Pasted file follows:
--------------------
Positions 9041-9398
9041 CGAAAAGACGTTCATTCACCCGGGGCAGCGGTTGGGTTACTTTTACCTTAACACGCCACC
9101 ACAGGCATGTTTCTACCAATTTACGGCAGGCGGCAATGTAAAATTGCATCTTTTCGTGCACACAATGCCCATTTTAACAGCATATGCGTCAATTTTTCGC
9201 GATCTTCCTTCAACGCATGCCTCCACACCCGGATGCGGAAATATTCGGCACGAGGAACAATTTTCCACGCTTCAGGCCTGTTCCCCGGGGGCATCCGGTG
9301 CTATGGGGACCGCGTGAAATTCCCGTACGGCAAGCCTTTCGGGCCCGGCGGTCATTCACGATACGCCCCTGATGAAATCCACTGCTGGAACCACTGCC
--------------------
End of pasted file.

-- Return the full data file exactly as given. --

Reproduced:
Positions 9041-9398
9041 CGAAAAGACGTTCATTCACCCGGGGCAGCGGTTGGGTTACTTTTACCTTAACACGCCACC
9101 ACAGGCATGTTTCTACCAATTTACGGCAGGCGGCAATGTAAAATTGCATCTTTTCGTGCACACAATGCCCATTTTAACAGCATATGCGTCAATTTTTCGC
9201 GATCTTCCTTCAACGCATGCCTCCACACCCGGATGCGGAAATATTCGGCACGAGGAACAATTTTCCACGCTTCAGGCCTGTTCCCCGGGGGCATCCGGTG
9301 CTATGGGGACCGCGTGAAATTCCCGTACGGCAAGCCTTTCGGGCCCGGCGGTCATTCACGATACGCCCCTGATGAAATCCACTGCTGGAACCACTGCC